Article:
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SC asks Union govt to consider pragmatic realities on misuse of cruelty provision; make necessary changes in BNS

A bench of J B Pardiwala and Manoj Misra asked the Union government to take into consideration the pragmatic realities and consider making necessary changes in Sections 85 and 86 respectively of the Bharatiya Nyaya Sanhita, 2023, before both the new provisions come into force.
shish Tripathi
Last Updated : 03 May 2024, 16:03 IST
Last Updated : 03 May 2024, 16:03 IST

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New Delhi: The Supreme Court on Friday said annoyance, mere trivial irritations, quarrels between spouses, which happen in day-to-day married life, may not amount to cruelty as it asked the Centre to reconsider provision of Section 498 A IPC reproduced verbatim in the Bharatiya Nyaya Sanhita, 2023.

A bench of J B Pardiwala and Manoj Misra asked the Union government to take into consideration the pragmatic realities and consider making necessary changes in Sections 85 and 86 respectively of the Bharatiya Nyaya Sanhita, 2023, before both the new provisions come into force.

The court said tolerance to each other's fault to a certain bearable extent has to be inherent in every marriage and petty quibbles, trifling differences are mundane matters and should not be exaggerated and blown out of proportion to destroy the institution.

It emphasised the initiation of criminal proceedings would bring about nothing but hatred for each other. Taking the matter also destroy any chances of reconciliation and divorce plays a big role in upbringing of the children.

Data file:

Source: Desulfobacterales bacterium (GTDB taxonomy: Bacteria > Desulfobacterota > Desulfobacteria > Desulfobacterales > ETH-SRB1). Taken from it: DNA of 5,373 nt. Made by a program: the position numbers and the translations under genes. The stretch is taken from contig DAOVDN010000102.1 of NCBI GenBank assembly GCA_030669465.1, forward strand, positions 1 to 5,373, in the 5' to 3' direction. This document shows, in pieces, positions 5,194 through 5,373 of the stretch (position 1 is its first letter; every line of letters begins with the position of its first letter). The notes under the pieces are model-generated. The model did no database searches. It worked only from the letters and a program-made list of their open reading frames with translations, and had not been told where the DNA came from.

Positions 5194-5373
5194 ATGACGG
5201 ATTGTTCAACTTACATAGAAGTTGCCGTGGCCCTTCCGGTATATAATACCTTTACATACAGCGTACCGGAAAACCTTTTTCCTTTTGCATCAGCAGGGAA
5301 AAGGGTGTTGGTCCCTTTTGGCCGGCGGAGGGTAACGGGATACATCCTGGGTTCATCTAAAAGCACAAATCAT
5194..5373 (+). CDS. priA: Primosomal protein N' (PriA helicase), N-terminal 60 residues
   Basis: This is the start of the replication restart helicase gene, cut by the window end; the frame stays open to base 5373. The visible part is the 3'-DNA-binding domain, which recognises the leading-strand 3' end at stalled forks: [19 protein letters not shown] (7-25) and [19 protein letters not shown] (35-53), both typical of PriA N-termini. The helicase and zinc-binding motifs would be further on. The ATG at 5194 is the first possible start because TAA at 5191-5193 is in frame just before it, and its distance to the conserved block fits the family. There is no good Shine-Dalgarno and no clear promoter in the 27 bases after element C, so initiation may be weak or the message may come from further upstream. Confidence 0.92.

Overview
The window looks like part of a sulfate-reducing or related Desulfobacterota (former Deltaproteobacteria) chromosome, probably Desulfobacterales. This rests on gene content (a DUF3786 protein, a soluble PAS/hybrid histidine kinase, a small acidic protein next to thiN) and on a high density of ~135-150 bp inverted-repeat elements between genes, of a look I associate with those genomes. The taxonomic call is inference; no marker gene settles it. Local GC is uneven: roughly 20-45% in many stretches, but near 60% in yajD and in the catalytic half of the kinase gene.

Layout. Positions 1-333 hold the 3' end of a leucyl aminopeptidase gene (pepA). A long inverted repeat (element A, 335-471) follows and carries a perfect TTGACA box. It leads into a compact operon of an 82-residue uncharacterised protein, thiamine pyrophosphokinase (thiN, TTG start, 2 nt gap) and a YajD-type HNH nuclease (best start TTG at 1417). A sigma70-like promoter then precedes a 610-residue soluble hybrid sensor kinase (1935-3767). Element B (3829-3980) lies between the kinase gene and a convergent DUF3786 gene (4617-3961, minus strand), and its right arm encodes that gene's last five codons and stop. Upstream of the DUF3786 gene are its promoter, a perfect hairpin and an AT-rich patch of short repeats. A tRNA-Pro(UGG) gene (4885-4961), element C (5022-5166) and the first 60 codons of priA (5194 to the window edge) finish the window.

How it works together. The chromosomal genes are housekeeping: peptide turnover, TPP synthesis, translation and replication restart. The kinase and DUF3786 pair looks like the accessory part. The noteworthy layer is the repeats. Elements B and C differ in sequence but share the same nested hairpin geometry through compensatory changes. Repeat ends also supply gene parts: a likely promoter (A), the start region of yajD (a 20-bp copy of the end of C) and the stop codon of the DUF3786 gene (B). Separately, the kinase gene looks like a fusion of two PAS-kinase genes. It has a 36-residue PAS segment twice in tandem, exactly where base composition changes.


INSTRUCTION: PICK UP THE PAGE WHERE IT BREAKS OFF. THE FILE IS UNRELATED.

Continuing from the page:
"A very technical and hypersensitive approach would prove to be disastrous for the very institution of the marriage. In matrimonial disputes the main sufferers are the children. The spouses fight with such venom in their heart that they do not think even for a second that if the marriage would come to an end, then what will be the effect on their children," the bench said.

Dealing with the larger issue, the bench cited its judgment in Preeti Gupta Vs State of Jharkhand, (2010) when the Supreme Court asked the legislature to reconsider the provision since a large number of complaints made in exaggerated manner caused enormous social unrest affecting peace, harmony and happiness of the society.

"We looked into Sections 85 and 86 respectively of the Bharatiya Nyaya Sanhita, 2023, which is to come into force with effect from 1st July, 2024 so as to ascertain whether the Legislature has seriously looked into the suggestions of this Court," the bench said.

The court found nothing but verbatim reproduction of Section 498A of the IPC.

The bench directed its Registry to send one copy each of this judgment to the Union Law Secretary and Union Home Secretary, for placing it before the Minister for Law and Justice as well as the Minister for Home.

The court passed its direction while allowing an by Aachin Gupta against the Punjab and Haryana High Court's judgment which dismissed his plea to quash the FIR and charge sheet filed against him on a complaint by the wife alleging cruelty and dowry harassment.

The court noted the allegations levelled by the first informant were quite vague, general and sweeping, even the police thought fit to drop the proceedings against the other members of the family.

"It would be a travesty of justice to hold that the proceedings initiated against a person can be interfered with at the stage of FIR but not if it has materialised into a chargesheet," the bench said.

The bench said even if the FIR and the chargesheet disclosed the commission of a cognisable offence, the court with a view to doing substantial justice should read in between the lines the oblique motive of the complainant and take a pragmatic view of the matter.

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Published 03 May 2024, 16:03 IST

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